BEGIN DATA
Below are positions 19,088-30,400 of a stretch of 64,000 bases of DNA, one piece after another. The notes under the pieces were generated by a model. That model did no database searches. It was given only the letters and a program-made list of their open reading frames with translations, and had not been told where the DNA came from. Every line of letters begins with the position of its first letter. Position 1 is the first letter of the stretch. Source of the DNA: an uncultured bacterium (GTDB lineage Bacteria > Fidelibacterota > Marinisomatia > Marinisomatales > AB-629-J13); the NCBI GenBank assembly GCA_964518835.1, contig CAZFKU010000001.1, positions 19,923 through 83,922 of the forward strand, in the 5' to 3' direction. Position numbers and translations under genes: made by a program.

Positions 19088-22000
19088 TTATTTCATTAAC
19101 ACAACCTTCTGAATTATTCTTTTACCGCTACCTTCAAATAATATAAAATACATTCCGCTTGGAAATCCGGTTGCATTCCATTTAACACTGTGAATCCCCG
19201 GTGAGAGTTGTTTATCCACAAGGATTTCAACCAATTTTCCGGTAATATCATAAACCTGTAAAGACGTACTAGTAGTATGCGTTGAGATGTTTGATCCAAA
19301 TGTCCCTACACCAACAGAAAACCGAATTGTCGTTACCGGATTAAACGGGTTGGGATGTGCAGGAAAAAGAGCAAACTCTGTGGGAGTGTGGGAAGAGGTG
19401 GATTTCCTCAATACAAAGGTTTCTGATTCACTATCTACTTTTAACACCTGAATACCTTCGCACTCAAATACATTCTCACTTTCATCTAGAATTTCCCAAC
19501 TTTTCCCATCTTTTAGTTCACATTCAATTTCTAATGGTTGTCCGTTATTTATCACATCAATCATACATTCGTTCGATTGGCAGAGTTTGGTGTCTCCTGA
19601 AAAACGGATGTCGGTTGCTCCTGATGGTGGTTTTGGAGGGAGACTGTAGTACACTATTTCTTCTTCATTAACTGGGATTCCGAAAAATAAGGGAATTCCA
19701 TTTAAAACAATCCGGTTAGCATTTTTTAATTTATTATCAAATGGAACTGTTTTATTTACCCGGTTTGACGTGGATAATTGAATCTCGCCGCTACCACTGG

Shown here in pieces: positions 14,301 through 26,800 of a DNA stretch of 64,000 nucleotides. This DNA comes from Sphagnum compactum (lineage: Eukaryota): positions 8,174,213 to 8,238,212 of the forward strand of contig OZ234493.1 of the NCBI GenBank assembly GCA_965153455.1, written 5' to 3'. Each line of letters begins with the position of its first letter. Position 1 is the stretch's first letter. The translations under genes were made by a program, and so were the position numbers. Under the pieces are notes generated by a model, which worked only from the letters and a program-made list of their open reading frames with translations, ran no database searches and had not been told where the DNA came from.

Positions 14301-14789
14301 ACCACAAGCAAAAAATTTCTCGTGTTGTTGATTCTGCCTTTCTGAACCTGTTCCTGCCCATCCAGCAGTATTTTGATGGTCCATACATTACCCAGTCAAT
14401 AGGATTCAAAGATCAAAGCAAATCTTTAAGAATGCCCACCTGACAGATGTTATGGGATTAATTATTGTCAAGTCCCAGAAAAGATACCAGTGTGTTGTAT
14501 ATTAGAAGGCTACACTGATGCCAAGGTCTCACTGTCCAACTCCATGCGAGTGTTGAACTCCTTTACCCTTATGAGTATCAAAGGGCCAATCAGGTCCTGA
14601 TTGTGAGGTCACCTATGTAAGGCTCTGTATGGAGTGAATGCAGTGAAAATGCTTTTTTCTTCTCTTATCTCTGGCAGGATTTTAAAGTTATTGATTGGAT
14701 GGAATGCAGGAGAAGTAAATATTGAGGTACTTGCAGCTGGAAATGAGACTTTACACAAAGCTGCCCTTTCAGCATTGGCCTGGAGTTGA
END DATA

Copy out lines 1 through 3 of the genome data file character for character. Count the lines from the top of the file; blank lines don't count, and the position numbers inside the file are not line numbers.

Below are positions 19,088-30,400 of a stretch of 64,000 bases of DNA, one piece after another. The notes under the pieces were generated by a model. That model did no database searches. It was given only the letters and a program-made list of their open reading frames with translations, and had not been told where the DNA came from. Every line of letters begins with the position of its first letter. Position 1 is the first letter of the stretch. Source of the DNA: an uncultured bacterium (GTDB lineage Bacteria > Fidelibacterota > Marinisomatia > Marinisomatales > AB-629-J13); the NCBI GenBank assembly GCA_964518835.1, contig CAZFKU010000001.1, positions 19,923 through 83,922 of the forward strand, in the 5' to 3' direction. Position numbers and translations under genes: made by a program.

Positions 19088-22000
19088 TTATTTCATTAAC